Day 264: A storm destroys your uncle’s shed and kills his six-year-old son. Describe the color of the sky right before the storm hits.

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Nathan,

This is the note found in the lodgings of Mr Harold Harvey. It seems perfectly normal and yet… Have a read.

Clear skies are simply a canvas awaiting dark clouds. That’s what Uncle Aloysius always said to us. He never was the same after Frederick died.

I was thirteen years old, the day the storm came. Freddie and I had been playing out on the beach, playing catch with a tennis ball. Freddie was a good kid, always scrambling to explore and to learn and living by the beach gave him everything he wanted. Every time we went to visit, he’d rush back from the beach, blue eyes glittering with a smile and whatever new treasure he’d found clasped in his hands.

His smile gleamed in the sunlight. The world got a little bit darker after the storm.

We came back in, Freddie covered in mud and scrapes from the rock pools we’d had a look at and me in my strange combination of shorts and wellingtons. We must have looked a right pair.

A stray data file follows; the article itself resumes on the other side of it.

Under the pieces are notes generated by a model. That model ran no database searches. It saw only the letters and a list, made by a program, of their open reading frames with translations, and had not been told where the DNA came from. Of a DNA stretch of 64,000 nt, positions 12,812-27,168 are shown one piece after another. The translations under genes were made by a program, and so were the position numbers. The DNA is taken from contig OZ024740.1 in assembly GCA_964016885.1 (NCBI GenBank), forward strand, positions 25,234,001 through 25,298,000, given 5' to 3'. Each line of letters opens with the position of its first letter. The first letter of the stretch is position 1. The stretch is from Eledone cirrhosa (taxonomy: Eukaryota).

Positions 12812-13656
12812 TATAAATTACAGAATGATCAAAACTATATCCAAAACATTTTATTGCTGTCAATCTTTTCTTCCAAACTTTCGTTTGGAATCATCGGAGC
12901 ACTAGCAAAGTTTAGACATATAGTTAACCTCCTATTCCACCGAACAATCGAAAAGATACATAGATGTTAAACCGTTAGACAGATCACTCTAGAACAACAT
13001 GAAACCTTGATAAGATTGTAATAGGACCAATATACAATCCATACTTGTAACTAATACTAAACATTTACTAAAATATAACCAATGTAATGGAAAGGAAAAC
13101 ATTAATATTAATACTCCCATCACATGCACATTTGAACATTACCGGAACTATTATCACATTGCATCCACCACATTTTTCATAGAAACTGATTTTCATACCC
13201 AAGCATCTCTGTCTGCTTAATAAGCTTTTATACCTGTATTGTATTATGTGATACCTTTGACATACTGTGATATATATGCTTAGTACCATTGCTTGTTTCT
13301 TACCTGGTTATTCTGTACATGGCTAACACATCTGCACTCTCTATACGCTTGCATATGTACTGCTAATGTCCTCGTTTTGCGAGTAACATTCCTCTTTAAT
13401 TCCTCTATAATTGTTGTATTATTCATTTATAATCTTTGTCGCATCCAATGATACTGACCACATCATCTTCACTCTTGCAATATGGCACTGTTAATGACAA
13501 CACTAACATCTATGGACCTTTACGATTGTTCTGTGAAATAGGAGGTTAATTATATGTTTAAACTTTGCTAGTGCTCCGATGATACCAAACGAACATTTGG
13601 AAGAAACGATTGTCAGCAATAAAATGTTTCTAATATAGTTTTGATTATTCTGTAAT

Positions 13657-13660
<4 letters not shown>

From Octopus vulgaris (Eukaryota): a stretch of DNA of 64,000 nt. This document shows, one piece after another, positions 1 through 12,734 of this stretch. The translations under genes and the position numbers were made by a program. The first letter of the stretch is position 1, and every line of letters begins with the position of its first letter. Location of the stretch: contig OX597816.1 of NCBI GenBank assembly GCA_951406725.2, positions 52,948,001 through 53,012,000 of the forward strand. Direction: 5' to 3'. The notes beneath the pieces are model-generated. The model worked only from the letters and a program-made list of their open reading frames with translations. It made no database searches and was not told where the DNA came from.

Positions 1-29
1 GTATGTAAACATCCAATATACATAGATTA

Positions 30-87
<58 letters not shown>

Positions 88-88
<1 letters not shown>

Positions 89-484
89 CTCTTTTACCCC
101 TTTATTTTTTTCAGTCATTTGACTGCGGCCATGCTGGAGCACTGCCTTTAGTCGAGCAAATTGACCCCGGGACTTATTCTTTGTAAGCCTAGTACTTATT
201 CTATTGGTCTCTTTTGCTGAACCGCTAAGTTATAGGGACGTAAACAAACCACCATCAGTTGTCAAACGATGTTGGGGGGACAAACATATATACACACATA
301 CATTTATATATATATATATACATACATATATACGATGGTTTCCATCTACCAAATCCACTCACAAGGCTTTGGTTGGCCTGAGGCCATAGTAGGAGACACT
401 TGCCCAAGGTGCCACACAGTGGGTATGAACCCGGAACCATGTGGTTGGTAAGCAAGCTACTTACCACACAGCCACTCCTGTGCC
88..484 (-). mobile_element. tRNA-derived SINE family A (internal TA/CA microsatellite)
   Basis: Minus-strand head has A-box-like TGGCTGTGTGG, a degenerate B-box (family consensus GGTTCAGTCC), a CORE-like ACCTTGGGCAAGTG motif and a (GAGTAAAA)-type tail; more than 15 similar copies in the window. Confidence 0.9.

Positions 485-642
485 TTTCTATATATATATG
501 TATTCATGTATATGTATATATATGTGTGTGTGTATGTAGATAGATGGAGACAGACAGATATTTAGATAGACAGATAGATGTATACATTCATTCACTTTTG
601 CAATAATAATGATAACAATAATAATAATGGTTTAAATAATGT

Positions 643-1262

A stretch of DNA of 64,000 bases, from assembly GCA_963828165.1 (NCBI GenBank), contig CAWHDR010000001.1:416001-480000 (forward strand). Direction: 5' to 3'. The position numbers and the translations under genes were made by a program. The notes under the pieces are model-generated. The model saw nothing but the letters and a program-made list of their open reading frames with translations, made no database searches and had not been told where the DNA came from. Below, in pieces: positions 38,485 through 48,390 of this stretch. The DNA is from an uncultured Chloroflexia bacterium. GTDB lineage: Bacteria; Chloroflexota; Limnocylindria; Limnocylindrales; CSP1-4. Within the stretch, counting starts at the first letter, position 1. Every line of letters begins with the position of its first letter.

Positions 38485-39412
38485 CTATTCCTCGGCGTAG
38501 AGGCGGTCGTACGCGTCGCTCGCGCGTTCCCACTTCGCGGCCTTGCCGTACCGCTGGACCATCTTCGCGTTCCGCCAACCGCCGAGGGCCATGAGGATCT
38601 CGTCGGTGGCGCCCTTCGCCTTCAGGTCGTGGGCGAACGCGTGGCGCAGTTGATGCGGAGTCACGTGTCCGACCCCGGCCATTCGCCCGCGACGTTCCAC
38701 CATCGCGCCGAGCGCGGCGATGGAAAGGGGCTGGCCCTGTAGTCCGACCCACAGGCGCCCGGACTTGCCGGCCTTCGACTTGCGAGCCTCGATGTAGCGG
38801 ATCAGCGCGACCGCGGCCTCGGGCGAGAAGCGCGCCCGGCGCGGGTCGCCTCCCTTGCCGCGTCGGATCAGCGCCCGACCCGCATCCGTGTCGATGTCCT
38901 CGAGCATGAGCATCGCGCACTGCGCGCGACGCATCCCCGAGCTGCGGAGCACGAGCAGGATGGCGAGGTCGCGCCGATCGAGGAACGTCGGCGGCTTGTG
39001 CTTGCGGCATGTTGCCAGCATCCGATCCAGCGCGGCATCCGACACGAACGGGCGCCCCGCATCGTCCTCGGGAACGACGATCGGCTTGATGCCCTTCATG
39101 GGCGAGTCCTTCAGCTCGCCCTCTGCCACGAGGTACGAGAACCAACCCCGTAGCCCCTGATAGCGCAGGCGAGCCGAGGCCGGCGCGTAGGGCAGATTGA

By this point, I was about twice the size of Freddie, all arms and legs and the beginnings of teenage angst. I wasn’t sure if I wanted to be at Aloysius’ beach house, but Freddie could still pull me into being a child again. He could make anybody feel that way, like his energy was a virus that infected you and made you think like him. I loved that kid.

His mum, Auntie Suzanne, sent him out to the shed to put his clothes in the washer. I always wondered why they kept it out there, but hadn’t bothered asking before. Of course, there was never really a right time for it afterwards.

He did his best to wheedle out of it, but you can only argue with Auntie Suzanne’s stern face for about three minutes, then he stuck out his bottom lip and said “Fine.” He rushed out to the shed.

That’s when I heard the argument. Aloysius and Dad, just raised voices to start with, but it quickly devolved into shouting. I snuck through the house towards the lounge, where they had a few empty bottles kicking around.

“Your son needs an education! He needs a strategy! You can’t just abandon him to the wilds because you don’t know how to deal with him!” That’s Dad. A man who looks as though a brisk wind would send him flying away, but if you got him riled, you had to be on the lookout. He’d use words like a lumberjack used an axe; swift, effective and you’d be the one falling over at the end.

“He’s my son and I’ll do what I damn well please. You get that? Just because your boy is a waste of space.”

“Say another word about my son, you piece of shit.”